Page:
Electorate shows divisions that go beyond issues
Judging by exit polls, people who vote for Democrats and those who back Republicans seem to live in different countries.
Those on either side of the aisle express sharply divergent views on top issues, making it hard for lawmakers to discern a clear mandate for governing.
A look at some of the differences exit polls revealed between those voting for Democrats and those who back Republicans on the issues and in their day-to-day lives:
On the issues
■Fifty-four percent of those who voted for Democrats said the country is headed in the right direction, while 88 percent of Republican voters think it’s on the wrong track.
■Nearly 9 in 10 of those who voted for Republicans think the economy is in bad shape, compared to slightly more than half of Democratic voters.
■Two-thirds of Democratic voters think the economy is either improving or in good shape and staying that way. Eight in 10 Republican voters think the economy is bad and stagnant or getting worse.
■Sixty-four percent of Republican voters, but only 30 percent of Democratic voters, think life for the next generation of Americans will be worse than life today.
■On climate change, 86 percent of those who backed Democrats called it a serious problem; two-thirds of Republican voters said it’s not a serious issue.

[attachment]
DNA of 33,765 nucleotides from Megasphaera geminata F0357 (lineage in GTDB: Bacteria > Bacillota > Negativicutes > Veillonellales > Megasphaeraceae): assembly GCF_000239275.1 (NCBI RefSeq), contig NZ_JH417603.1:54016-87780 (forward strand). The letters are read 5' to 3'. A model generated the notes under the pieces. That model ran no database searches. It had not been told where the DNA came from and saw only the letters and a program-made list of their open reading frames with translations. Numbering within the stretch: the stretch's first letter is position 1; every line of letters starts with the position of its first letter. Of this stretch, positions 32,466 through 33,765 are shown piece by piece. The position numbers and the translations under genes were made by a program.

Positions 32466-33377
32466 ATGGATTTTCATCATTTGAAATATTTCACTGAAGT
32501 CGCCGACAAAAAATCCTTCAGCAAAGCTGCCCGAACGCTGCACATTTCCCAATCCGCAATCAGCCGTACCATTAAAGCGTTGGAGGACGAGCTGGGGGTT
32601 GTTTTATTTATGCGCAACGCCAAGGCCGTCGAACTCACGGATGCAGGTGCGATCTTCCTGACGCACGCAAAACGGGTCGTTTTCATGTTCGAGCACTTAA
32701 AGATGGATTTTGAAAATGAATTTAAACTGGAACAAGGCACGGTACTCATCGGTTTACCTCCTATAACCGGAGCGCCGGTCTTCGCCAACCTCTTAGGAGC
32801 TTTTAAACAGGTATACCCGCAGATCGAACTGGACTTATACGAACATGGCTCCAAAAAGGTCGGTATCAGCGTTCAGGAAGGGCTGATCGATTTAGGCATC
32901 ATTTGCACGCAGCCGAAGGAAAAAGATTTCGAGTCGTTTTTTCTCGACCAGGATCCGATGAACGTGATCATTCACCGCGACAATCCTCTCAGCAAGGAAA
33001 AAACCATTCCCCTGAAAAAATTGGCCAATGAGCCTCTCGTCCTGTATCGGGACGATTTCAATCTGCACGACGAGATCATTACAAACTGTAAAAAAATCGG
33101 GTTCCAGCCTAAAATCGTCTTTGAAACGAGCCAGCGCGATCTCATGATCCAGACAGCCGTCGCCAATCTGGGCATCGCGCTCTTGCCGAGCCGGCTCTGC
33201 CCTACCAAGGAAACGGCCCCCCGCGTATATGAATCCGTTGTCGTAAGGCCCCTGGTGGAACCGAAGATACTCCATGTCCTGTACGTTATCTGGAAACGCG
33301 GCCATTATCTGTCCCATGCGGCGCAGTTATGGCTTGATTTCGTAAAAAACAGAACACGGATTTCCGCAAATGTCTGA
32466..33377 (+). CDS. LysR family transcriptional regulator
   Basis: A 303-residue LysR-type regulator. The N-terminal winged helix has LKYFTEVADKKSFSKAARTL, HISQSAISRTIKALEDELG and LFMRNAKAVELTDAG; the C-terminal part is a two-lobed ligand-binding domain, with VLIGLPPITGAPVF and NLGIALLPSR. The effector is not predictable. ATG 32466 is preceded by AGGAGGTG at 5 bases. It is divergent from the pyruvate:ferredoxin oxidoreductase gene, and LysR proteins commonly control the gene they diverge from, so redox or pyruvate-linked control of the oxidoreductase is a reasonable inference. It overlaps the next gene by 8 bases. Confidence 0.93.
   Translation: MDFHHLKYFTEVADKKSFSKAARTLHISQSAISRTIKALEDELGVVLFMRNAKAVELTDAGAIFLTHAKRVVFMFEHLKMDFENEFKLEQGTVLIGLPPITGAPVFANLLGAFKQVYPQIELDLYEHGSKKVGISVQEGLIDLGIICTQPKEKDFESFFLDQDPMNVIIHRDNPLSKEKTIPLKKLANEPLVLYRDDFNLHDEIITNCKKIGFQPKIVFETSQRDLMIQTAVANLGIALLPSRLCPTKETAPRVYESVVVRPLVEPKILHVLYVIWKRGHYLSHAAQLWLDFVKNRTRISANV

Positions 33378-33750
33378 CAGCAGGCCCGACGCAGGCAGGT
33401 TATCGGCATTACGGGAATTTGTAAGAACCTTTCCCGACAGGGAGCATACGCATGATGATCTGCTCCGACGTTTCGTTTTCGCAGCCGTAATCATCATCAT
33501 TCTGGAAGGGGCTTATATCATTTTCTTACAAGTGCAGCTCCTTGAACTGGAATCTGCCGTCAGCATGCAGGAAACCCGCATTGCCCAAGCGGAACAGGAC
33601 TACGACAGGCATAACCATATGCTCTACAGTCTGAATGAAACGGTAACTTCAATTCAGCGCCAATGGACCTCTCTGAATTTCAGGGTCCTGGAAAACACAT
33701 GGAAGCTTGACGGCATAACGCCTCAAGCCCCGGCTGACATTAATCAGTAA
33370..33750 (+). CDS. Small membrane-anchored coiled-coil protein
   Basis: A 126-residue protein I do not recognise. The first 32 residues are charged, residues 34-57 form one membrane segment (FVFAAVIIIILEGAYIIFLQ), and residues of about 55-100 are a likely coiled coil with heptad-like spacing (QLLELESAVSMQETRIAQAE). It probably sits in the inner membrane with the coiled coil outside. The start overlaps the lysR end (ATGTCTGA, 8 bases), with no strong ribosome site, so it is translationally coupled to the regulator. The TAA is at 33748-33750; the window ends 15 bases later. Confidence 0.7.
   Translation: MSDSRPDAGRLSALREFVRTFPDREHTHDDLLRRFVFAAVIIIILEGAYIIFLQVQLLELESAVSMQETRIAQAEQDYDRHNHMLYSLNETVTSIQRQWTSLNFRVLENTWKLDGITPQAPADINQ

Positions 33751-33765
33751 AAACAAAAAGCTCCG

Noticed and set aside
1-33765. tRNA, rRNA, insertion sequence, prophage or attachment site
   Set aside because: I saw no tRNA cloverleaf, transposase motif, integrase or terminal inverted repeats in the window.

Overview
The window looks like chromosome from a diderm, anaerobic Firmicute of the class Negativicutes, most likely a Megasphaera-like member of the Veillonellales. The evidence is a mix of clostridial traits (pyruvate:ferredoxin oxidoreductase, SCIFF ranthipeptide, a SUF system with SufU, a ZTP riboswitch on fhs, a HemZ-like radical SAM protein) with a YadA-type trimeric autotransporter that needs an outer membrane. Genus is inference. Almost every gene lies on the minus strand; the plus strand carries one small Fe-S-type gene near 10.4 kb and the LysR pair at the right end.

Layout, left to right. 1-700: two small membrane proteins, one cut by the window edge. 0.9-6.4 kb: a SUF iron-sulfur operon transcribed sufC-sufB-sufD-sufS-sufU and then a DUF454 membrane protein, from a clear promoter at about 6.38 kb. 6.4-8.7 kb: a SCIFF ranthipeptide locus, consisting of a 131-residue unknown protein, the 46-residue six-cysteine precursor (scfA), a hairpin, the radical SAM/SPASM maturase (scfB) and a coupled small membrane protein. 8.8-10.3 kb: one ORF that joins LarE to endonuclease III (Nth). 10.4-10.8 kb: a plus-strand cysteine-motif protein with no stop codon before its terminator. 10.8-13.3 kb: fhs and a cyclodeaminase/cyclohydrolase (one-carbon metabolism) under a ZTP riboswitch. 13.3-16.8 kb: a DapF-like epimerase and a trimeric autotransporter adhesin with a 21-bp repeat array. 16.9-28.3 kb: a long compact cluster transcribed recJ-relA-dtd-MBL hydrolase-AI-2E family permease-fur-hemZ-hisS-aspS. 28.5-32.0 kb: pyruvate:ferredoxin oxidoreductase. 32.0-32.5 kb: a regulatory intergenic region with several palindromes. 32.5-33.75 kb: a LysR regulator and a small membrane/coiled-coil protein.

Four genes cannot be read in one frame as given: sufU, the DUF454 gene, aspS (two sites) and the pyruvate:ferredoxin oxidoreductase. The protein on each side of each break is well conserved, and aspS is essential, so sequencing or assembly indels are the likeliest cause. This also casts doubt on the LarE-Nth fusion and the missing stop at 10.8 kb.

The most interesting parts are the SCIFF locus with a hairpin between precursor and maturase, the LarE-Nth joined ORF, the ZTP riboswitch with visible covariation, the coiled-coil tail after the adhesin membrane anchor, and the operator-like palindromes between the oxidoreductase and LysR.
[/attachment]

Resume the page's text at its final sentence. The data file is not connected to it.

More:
■More than 8 in 10 Republican voters, but only 6 in 10 Democratic voters, are worried about the threat of terrorism.
■Nearly two-thirds of those backing the GOP say marijuana use should be illegal, most Democratic voters disagree.
■Republican voters are disproportionately likely to live in the South (38 percent, compared to 27 percent of Democratic voters) and less likely to live in cities (26 percent of Republican voters compared to 39 percent of Democratic ones).
■Eighty-seven percent of Republican voters were white, while 61 percent backing Democratic candidates were.
■Women outnumbered men among the Democratic electorate, but among Republican voters the proportions were reversed. Nearly half of Republican voters, but only about one-quarter of Democratic ones, were white men.
■Seventy percent of Republican voters are married, compared to 55 percent of Democratic ones.
■Twenty percent of Democratic voters and 12 percent of Republicans made less than $30,000 a year. One-third of those backing Republicans earned $100,000 or more last year, compared to about one-quarter of Democratic voters.
■Four in 10 Republican voters were white evangelical Christians and nearly half attend religious services weekly. Among Democrats, a third attend services weekly, 11 percent were white born-again Christians.